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Super-sensitive detection of Alzheimer’s disease biomarkers in plasma by an innovative droplet split-and-stack approach

Periodic Reporting for period 1 - SensApp (Super-sensitive detection of Alzheimer’s disease biomarkers in plasma by an innovative droplet split-and-stack approach)

Reporting period: 2019-01-01 to 2019-12-31

The Alzheimer’s disease (AD) is a progressive and irreversible neurodegenerative disorder, which leads to death. It represents the major cause of dementia in the elderly population, with a great socio-economic impact in the worldwide community. Estimates vary, but experts evaluated that nowadays around 30 millions of people are affected by AD and, taking into account the increase of life expectation, this community is likely to rise to about 150 million people by 2050. The current guidelines for clinical diagnosis of AD establish the determination of specific protein biomarkers (Amyloid-beta, tau, P-tau) in cerebrospinal fluid (CSF) through ELISA kit and positron emission tomography (PET) of the brain with amyloid tracer. However, PET is highly expensive and not always available in clinics and lumbar puncture for CSF collection is an extreme invasive intervention that requires hospitalization and hinders follow-up programs during therapies. Nowadays the traditional ELISA kits cannot determine such biomarkers in peripheral blood due to their abundance well below the standard sensitivity that is of 50-100 pg/mL. Therefore, by the time it is recognized, the disease has been progressing for many years. In this framework an early diagnosis of AD is crucial for saving lives.

SensApp seeks to develop a prototype of what we call “super-sensor” for determining low abundant AD biomarkers in human plasma for rapid and non-invasive AD diagnosis in routine clinical practice. We will develop an outstanding innovative technology that we call droplet split-and-stack (DSS), able to stack the biomarker molecules in sub-microlitre volumes on a solid support before the immunoreactions, thus avoiding diffusion limits and improving significantly the current limits of detection well below 1 pg/mL. The super-sensor will be fully automated and cost-effective. An integrated micro-system in polar materials will split the mother drop of the plasma sample in tiny droplets through electric fields and will accumulate them on a microscale site, while an innovative integrated optical system will detect the fluorescence signal directly on the reaction support. This super-sensor will enable in future a faster and non-invasive diagnosis of AD simply through a routine blood test, thus opening the route to highly efficient screening programs among the population. SensApp will lay the foundations for a future European industrial leadership involved in all of those clinical studies where the detection of low abundant biomarkers is of vital importance for the welfare of society.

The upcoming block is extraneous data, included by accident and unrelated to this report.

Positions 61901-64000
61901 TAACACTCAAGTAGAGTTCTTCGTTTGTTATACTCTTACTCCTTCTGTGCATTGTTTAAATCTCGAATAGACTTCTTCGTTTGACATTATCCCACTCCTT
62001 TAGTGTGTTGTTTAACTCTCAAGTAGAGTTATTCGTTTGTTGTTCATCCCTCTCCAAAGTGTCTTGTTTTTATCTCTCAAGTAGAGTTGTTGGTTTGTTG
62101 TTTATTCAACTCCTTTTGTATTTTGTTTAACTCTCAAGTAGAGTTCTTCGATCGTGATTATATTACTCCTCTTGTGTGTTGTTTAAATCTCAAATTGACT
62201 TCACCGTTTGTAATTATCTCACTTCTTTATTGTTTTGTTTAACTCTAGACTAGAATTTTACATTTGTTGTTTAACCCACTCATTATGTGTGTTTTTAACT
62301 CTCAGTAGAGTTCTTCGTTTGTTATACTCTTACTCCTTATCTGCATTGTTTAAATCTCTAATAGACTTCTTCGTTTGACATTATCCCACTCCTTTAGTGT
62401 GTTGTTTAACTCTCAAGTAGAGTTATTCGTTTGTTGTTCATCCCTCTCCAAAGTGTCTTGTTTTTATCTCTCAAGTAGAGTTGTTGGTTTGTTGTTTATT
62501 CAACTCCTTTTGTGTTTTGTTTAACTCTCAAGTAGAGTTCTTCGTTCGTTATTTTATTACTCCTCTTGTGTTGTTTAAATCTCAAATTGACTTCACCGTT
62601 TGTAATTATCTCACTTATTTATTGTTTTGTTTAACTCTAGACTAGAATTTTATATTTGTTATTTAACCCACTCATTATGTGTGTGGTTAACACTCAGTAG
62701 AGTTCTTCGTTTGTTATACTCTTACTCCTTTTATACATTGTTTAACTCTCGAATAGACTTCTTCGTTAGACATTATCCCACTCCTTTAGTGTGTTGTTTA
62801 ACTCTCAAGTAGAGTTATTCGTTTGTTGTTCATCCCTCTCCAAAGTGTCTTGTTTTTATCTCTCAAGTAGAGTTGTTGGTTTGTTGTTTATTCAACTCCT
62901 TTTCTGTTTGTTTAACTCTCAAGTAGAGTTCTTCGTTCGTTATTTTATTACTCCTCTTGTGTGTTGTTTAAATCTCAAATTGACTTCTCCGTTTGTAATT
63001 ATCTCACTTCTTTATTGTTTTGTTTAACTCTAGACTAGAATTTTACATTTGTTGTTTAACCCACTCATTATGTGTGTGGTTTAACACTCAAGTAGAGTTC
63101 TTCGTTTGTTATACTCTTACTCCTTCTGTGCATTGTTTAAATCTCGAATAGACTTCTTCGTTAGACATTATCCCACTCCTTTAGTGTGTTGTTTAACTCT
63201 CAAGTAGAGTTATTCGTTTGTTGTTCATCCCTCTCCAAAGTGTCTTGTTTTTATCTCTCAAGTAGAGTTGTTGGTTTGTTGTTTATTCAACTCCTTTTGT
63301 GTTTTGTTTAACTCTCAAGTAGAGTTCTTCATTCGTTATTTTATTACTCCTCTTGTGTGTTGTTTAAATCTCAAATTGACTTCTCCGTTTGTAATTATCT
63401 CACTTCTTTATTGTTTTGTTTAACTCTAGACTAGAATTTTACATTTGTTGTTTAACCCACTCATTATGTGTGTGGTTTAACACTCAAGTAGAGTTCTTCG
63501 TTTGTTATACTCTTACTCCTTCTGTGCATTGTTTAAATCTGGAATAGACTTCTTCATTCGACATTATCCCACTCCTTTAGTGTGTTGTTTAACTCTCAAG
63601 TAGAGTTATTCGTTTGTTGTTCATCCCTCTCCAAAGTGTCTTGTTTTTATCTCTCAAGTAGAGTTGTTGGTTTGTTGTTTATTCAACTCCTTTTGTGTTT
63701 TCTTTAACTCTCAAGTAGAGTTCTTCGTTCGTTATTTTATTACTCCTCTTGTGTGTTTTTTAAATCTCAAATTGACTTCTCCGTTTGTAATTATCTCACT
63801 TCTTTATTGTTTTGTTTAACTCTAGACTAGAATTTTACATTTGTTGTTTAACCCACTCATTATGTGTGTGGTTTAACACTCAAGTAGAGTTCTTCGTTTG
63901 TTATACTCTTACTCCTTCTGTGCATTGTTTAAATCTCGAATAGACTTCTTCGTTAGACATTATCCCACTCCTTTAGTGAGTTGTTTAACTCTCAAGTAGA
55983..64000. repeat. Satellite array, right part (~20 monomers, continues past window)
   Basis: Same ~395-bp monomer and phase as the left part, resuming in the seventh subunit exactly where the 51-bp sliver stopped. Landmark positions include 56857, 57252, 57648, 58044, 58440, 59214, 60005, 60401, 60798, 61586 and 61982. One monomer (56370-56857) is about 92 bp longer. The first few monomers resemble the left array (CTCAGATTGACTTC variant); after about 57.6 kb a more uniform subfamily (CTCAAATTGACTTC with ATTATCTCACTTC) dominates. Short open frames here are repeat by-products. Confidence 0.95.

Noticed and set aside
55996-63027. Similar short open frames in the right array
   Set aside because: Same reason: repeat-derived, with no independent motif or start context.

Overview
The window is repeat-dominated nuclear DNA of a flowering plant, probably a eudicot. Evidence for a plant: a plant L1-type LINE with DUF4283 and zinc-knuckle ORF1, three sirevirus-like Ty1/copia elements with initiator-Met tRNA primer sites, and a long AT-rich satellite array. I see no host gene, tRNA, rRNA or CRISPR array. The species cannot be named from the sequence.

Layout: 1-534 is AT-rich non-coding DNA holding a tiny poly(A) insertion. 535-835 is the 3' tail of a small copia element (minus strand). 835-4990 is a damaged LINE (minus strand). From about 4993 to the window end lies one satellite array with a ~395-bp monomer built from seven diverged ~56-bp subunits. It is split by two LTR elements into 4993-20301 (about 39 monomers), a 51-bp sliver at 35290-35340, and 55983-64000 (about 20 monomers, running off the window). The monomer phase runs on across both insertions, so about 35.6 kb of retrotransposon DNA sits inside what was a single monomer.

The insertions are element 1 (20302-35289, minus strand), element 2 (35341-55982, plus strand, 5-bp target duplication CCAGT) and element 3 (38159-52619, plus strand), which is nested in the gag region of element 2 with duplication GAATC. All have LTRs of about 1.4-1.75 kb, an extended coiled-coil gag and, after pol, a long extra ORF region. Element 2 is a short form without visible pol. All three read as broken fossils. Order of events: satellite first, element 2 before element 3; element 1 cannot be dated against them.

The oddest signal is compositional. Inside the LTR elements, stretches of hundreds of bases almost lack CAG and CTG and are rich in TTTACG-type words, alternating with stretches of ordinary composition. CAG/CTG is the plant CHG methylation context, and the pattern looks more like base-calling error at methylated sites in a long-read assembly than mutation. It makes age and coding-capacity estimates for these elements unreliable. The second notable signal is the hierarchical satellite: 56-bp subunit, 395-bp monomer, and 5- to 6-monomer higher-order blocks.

The work performed in the first year of the project is in line with the Grant Agreement and is summarized in the following:

- Creation of the logo, the webpage with .eu domain and the social accounts of the project on Twitter, Facebook, Instagram and YouTube, for immediate visibility
- First brochure with the objectives of the project at the beginning of the project
- Flyer with first results at the end of first year project
- Document with a plan for managing the data produced by the project
- Inclusion of publications produced by the project in Zenodo repository:
- Plan with clear strategies for promoting the project and for exploiting the deliverables
- We presented the project in more than 5 international scientific events
- We published 1 master’s thesis and more than 10 articles on non-scientific journals for dissemination purposes
- First promotional movie of the project
- Document containing the first specifications of the super-sensor, with a target sensitivity in human plasma below 1 pg/mL
- We established the functional characteristics and the design of the super-sensor
The prototype of super-sensor will allow us to overcome the current limits of detection of standard ELISA kits by reaching values well below 1 pg/mL. Therefore the super-sensor will be able to perform a faster and non-invasive diagnosis of the Alzheimer’s disease by a simple blood test. After the end of the project, the super-sensor will allow clinicians to perform highly efficient screening programs among the population and to experiment with follow-up therapies.
Logo of the project SensApp